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Kim departs from a summit with South Korea's president. Photo: Korea Summit Press Pool/Getty Images

North Korea has cancelled talks with South Korea scheduled for Wednesday, and threatened to cancel next month's summit between President Trump and North Korean leader Kim Jong-un over joint U.S.-South Korean military drills, according to South Korean news agency Yonhap.

Why it matters: This is a dramatic change in tone from North Korea, which recently released three U.S. prisoners and began dismantling a nuclear test site as part of efforts to lay the groundwork for talks with Trump. North Korea has long viewed joint drills as rehearsals for invasion, but had remained uncharacteristically silent about exercises last month. Tuesday's objections were over an air force drill that began last week.

The statement, issued via the KCNA news agency, reads in part:

"This exercise targeting us, which is being carried out across South Korea, is a flagrant challenge to the Panmunjom Declaration and an intentional military provocation running counter to the positive political development on the Korean Peninsula. The United States will also have to undertake careful deliberations about the fate of the planned North Korea-U.S. summit in light of this provocative military ruckus jointly conducted with the South Korean authorities."

State Department spokeswoman Heather Nauert said the U.S. had "no information" on what was behind the North Korean warning:

"What we have to go on is what Kim Jong-un had said before, that he understands and appeciates the importance to the United States of having these joint exercises ... we will continue to go ahead and plan the meeting between President Trump and Kim Jong-un."

The Pentagon emphasized that that exercises were routine:

"While we will not discuss specifics, the defensive nature of these combined exercises has been clear for many decades and has not changed." 

Between the lines: With one month to go before the summit, scheduled for June 12th in Singapore, North Korea appears to be testing the Trump administration's boundaries. Josh Pollack, editor of the non proliferation review, says North Korea objects to Trump's "maximum pressure" stance. "They want to see a change in tone from the US, and so far they’re not seeing it," he says.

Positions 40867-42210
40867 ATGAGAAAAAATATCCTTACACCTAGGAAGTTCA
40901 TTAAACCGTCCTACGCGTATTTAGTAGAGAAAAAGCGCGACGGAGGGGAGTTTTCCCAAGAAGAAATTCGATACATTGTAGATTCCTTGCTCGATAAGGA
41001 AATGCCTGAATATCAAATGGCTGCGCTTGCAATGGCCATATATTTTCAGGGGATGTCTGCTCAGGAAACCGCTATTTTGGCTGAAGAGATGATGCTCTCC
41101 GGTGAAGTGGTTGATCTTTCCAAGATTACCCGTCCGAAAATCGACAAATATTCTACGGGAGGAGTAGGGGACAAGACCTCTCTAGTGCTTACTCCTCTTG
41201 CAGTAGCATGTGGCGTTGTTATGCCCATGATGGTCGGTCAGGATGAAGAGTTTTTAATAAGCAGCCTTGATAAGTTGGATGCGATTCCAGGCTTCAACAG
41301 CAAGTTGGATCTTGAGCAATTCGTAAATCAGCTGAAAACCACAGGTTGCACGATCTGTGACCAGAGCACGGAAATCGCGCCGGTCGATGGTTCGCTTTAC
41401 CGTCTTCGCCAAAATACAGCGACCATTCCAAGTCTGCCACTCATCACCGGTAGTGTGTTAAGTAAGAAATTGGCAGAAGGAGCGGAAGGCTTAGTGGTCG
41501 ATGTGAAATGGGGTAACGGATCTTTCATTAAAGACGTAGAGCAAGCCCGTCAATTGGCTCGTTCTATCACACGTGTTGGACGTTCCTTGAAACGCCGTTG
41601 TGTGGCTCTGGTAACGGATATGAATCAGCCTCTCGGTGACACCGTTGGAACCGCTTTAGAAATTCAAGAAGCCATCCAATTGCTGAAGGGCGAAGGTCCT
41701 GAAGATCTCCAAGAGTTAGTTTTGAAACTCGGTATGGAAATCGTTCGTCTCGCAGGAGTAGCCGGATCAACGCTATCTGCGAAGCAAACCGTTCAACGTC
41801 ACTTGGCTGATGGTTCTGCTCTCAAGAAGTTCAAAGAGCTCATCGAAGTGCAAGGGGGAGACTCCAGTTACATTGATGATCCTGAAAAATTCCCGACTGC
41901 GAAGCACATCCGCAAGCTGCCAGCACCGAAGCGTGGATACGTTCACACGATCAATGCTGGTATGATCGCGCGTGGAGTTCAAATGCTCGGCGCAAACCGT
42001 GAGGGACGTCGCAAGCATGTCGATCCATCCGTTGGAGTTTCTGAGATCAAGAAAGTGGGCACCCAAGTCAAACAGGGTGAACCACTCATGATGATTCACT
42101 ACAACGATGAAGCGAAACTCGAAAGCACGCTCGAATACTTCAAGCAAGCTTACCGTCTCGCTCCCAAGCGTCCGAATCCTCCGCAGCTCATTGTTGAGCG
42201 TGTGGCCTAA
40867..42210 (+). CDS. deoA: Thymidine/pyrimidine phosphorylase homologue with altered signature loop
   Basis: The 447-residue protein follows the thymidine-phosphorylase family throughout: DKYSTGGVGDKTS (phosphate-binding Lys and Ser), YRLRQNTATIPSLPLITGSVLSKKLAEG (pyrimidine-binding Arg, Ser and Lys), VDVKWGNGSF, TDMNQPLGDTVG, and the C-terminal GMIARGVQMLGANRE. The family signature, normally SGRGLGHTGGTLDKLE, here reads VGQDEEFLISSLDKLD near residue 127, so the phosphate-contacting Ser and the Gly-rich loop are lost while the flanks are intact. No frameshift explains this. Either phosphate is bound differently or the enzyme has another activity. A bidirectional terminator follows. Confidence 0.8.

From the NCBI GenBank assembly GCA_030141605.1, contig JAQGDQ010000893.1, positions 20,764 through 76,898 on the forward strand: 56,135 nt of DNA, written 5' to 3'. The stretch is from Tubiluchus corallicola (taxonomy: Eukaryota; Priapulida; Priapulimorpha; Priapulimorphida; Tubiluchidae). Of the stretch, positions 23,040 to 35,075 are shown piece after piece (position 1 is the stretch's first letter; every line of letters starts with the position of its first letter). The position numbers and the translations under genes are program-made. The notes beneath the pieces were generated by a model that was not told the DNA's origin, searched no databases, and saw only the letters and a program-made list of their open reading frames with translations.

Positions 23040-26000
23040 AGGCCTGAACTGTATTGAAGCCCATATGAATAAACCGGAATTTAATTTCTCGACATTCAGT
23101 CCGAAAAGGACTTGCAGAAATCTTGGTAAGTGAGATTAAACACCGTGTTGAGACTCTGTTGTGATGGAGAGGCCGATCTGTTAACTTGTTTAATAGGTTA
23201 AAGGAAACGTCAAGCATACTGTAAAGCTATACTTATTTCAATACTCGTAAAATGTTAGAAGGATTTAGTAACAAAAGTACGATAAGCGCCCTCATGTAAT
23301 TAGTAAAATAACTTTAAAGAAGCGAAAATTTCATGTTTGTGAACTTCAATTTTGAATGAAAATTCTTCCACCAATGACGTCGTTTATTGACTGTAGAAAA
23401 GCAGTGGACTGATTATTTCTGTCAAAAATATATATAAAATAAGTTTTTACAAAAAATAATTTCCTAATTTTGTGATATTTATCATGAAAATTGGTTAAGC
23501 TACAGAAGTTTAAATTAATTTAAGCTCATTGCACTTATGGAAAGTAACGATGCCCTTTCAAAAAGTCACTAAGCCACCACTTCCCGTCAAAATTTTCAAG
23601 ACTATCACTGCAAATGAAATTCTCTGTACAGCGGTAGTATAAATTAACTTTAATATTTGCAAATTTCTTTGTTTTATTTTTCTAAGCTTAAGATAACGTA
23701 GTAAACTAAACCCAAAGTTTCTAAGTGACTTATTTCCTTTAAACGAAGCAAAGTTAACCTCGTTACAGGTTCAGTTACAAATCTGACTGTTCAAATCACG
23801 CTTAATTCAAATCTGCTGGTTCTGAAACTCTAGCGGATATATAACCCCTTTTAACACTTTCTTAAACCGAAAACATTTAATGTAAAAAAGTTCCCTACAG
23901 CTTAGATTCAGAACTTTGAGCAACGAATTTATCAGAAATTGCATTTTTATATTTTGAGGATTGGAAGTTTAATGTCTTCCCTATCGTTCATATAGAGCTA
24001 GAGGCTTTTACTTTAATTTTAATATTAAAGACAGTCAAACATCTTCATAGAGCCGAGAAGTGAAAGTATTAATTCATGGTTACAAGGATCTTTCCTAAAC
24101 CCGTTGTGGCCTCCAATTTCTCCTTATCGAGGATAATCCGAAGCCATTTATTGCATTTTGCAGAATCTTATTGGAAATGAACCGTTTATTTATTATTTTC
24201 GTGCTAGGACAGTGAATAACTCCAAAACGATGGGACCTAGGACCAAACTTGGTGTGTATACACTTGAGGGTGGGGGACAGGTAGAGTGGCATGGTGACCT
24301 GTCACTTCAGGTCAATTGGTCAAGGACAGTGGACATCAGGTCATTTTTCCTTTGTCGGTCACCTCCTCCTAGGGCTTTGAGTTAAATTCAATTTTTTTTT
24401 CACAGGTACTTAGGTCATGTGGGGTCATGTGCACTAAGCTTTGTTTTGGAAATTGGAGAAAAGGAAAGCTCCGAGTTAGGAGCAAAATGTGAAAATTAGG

Go deeper

House cancels Thursday session as FBI, Homeland Security warn of threat to Capitol

Photo: Eric Baradat/AFP via Getty Images

The FBI and Department of Homeland Security predict violent domestic extremists attacks will increase in 2021, according to a report reviewed by Axios.

Driving the news: The joint report says an unidentified group of extremists discussed plans to take control of the Capitol and "remove Democratic lawmakers" on or about March 4. The House canceled its plans for Thursday votes as word of the possible threats spread.

40 mins ago - World

Pope Francis set to make first papal visit to Iraq amid possible turmoil

Data: Vatican News; Map: Danielle Alberti/Axios

Pope Francis is forging ahead with the first papal trip to Iraq despite new coronavirus outbreaks and fears of instability.

The big picture: The March 5–8 visit is intended to reassure Christians in Iraq who were violently persecuted under the Islamic State. Francis also hopes to further ties with Shiite Muslims, AP notes.

"Neanderthal thinking": Biden slams states lifting mask mandates

States that are relaxing coronavirus restrictions are making "a big mistake," President Biden told reporters on Wednesday, adding: "The last thing we need is Neanderthal thinking."

Driving the news: Texas Gov. Greg Abbott (R) said Wednesday he will end all coronavirus restrictions via executive order, although some businesses are continuing to ask patrons to wear face masks. Mississippi is lifting its mask mandate for all counties Wednesday, per Gov. Tate Reeves (R).